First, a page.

Hāngī after the Covid-19 vaccine, or a kai package to take home and feed the tamariki - was it a ploy to get people vaccinated?
"No," said Te Poho o Rawiri Marae chairwoman Charlotte Gibson. "It was just common sense."
More than 200 people were vaccinated at the urban marae of Ngāti Oneone in Kaiti last week.
"We tried to do anything really that would help whānau to come get their jab," Gibson said.
"If they needed a ride, we did that, we'd pick them up - anything that made this whole process easier."
The marae's efforts come as Hauora Tairāwhiti DHB considers street by street vaccinations, a bus and more mass vax events to address the lower vaccination rates among Māori in Tairāwhiti.
As at 21 September, the rate of fully vaccinated Māori was 27 percent, compared to 37.7 percent of Tairāwhiti's general over-12 population.
In a report updating Hauora Tairāwhiti DHB today, planning and funding group manager Nicola Ehau said the DHB met with iwi last week to review and re‐set the vaccination programme to increase the rate of vaccination for Māori.
"We are once again working closely with our partners to tackle how we will get access to vaccination for those who cannot get to our fixed clinic sites," Ehau said.
"This includes the ability for us to identify areas where vaccination uptake is lower at present."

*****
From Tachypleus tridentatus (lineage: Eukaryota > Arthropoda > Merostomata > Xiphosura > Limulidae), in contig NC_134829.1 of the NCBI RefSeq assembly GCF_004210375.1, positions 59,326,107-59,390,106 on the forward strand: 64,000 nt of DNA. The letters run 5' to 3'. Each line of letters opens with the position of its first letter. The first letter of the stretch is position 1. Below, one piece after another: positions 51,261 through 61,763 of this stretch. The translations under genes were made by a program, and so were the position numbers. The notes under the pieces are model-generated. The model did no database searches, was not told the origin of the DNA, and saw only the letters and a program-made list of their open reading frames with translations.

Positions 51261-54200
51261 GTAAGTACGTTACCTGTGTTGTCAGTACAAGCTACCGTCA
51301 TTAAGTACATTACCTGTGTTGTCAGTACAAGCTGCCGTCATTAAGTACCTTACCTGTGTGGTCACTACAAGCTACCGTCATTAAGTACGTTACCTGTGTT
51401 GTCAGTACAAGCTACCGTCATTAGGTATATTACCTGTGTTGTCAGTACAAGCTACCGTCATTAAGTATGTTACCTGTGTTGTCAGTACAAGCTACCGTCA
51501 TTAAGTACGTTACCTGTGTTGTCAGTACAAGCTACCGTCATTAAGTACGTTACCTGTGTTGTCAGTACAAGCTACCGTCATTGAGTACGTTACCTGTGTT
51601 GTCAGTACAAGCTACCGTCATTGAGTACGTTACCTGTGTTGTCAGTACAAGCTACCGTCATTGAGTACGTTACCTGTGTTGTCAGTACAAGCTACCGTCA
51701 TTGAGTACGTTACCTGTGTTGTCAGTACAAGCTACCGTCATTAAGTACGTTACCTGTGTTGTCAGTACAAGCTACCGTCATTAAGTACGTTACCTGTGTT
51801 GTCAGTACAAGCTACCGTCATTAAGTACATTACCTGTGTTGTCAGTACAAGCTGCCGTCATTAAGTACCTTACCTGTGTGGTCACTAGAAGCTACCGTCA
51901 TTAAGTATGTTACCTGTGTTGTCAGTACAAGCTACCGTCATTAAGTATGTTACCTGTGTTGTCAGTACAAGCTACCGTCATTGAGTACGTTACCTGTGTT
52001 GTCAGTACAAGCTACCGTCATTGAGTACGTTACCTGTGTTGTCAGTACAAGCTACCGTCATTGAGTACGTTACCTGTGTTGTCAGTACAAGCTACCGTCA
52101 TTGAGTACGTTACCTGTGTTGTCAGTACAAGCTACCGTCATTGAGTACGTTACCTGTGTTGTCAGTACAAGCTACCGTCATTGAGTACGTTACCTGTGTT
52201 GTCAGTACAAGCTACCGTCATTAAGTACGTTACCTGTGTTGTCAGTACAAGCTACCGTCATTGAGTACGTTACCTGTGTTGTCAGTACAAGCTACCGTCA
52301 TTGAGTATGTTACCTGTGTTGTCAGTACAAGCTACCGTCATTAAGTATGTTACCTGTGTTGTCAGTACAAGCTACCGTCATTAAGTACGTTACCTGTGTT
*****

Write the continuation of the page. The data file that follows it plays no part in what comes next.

They would use a combination of fixed sites and mobile buses targeting areas with lower vaccination rates.
They were considering a mass vax event but acknowledged these tended to attract people who had access and means, she said.
The response was likely to include street by street approaches in key areas.
Gisborne District Council and its transport provider Go Bus is offering free bus travel on scheduled services to help residents get to their Covid-19 vaccination appointments.
It is part of a combined effort to boost vaccination attendance across the region, and support those who rely on public transport for travel.
Gibson said people generally felt comfortable at Te Poho o Rawiri.
"It was a no brainer to have it come to the pā," she said.
The vaccination centre would return to the marae in six weeks and at that time they had asked that a drive-in service be offered, Gibson said.
For whānau who were hesitant, Gibson was telling them to speak to someone who they "absolutely trust and respect".
"I bet my bottom dollar that those people have had their jab," she said.
To use the council's free bus travel, it must be the day of your vaccination appointment and you must show your booking confirmation - either a letter, email, or text on your cell phone - to the bus driver.
This free travel is on offer until the end of the year.
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